By 2030, humans will still be in the loop for supervision of these vessels, but in many cases this will be restricted to monitoring their safe operation from shore control centres, only directly intervening in case of contingencies.


In the coming years, the use of USVs will provide several important benefits to their users.


In inshore and offshore survey and inspection tasks, small USVs will progressively replace much larger crewed vessels, whose dimensions are governed by the need to safely carry and sustain the vessel crew. Without the need to safeguard the wellbeing of people on board, USVs can be employed in much harsher weather conditions, increasing the number of workable days and allowing safer use in difficult areas like surf zones and near infrastructure like windmills and platforms. For many of these operations, working with USVs will cheaper, safer and more sustainable compared to crewed vessels.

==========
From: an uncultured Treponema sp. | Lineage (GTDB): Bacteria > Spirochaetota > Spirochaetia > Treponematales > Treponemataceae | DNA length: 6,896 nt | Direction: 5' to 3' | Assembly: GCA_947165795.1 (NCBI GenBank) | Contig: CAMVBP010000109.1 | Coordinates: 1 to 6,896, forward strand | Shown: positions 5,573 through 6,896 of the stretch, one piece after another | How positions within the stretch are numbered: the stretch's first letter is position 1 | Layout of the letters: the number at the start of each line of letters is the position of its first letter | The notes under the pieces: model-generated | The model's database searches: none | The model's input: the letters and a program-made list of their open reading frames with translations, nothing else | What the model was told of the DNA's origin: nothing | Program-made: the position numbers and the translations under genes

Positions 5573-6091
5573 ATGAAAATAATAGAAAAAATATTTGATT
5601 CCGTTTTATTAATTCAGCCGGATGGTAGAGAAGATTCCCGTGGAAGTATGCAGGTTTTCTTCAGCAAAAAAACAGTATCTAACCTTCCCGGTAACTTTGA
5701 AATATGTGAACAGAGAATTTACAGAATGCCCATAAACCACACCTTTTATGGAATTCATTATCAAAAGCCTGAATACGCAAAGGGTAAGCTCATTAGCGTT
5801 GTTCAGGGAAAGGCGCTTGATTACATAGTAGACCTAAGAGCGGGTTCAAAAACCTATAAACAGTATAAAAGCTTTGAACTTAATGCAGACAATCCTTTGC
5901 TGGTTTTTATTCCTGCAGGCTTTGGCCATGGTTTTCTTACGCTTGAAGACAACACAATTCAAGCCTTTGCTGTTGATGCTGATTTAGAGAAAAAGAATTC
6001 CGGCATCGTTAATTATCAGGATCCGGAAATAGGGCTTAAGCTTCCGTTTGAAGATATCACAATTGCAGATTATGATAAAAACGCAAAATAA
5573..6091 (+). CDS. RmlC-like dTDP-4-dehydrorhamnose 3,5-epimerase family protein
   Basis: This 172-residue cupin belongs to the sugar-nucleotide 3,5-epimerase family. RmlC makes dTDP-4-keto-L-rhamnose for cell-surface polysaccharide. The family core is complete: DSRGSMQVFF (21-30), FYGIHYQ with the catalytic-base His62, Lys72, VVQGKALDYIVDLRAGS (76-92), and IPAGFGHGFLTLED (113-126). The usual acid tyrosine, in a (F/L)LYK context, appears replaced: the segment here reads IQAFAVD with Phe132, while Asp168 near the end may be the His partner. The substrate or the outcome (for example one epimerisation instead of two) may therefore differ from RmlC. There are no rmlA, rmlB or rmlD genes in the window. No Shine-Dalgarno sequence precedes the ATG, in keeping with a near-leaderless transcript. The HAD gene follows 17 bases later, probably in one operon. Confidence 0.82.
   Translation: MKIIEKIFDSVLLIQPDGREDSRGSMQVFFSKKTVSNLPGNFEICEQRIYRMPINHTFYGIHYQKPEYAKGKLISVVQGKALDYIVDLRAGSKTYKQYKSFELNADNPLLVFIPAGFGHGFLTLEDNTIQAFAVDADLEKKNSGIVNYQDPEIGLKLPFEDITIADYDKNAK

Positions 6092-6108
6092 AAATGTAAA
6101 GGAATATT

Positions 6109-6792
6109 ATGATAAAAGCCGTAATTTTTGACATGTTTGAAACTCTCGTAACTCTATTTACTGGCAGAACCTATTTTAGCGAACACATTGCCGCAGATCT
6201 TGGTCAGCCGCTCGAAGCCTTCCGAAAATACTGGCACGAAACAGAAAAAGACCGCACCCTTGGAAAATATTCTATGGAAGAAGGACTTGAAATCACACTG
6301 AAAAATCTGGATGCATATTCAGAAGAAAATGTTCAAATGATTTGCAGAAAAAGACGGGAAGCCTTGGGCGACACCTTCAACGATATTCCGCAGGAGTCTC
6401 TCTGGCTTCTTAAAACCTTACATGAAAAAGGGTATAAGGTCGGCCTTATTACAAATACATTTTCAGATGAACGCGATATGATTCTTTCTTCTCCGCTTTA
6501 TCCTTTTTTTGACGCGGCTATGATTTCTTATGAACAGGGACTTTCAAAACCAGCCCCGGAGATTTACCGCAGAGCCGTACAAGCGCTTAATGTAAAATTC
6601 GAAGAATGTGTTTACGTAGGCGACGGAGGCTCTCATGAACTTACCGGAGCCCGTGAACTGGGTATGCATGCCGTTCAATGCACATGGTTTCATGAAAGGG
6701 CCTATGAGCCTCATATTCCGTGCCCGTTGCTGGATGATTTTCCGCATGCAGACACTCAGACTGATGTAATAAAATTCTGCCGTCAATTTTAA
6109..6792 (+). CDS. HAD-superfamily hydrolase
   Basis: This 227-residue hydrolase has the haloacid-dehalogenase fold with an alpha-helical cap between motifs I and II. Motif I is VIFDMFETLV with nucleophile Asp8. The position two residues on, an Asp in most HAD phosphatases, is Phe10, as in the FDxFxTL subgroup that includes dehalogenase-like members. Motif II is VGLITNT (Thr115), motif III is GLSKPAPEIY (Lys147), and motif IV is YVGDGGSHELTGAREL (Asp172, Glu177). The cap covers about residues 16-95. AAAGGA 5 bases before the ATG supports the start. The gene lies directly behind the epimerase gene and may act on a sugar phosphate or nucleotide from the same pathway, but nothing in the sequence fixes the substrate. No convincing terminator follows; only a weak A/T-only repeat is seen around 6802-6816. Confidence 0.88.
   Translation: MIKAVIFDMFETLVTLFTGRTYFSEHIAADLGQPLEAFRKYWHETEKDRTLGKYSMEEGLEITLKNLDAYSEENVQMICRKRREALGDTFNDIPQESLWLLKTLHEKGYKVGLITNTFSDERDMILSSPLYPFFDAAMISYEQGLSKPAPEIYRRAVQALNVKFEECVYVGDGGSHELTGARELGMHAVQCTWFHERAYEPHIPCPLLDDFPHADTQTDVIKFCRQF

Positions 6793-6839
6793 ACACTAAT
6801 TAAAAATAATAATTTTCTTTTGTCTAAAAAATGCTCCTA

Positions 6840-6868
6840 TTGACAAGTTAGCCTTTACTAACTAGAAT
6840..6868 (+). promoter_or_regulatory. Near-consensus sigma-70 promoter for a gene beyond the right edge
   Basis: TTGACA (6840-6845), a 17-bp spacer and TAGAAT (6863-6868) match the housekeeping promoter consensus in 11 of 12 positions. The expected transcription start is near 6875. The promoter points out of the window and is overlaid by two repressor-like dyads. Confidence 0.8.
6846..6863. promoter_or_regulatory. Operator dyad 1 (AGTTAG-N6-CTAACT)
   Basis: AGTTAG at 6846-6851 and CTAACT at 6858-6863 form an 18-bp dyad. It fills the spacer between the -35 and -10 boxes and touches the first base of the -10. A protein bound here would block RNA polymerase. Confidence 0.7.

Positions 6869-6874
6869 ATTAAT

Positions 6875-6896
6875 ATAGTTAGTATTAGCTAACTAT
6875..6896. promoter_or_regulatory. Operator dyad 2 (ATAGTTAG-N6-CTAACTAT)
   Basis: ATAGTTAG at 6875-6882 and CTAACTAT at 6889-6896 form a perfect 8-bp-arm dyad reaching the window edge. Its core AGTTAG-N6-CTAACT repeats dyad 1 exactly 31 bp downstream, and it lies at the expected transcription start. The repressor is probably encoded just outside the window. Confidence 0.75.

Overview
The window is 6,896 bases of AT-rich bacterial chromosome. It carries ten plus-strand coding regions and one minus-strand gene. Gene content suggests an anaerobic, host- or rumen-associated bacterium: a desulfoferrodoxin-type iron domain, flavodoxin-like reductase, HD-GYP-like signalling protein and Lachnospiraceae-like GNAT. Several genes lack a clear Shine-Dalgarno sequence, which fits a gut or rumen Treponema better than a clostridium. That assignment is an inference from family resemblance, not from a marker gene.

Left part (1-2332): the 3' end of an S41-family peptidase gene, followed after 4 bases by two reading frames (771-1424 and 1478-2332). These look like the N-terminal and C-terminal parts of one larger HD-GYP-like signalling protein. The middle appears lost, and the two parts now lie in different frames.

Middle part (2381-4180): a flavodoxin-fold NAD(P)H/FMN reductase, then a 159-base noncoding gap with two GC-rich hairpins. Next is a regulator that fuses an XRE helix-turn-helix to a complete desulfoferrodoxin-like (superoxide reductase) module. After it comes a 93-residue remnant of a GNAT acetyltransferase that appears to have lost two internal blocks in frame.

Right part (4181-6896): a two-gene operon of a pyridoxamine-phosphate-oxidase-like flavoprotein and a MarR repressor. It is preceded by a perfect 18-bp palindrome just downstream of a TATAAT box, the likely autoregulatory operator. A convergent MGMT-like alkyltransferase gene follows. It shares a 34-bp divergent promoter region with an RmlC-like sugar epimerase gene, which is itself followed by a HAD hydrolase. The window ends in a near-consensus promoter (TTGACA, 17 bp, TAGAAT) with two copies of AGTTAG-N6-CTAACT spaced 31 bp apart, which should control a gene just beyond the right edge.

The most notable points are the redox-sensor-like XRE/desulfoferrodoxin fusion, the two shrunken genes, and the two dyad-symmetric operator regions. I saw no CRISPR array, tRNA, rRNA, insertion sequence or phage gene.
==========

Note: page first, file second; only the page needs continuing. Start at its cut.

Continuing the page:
While survey and inspection applications lead the way, USVs will also increasingly find use in surveillance, search and rescue and support roles in emergency response. Here USVs will perform tasks which are too dangerous for crewed vessels to perform.


USVs will also find application in small scale city logistics, where various niches allow profitable use of autonomous USVs in garbage collection, moving building materials, cleaning canals.


Key challenges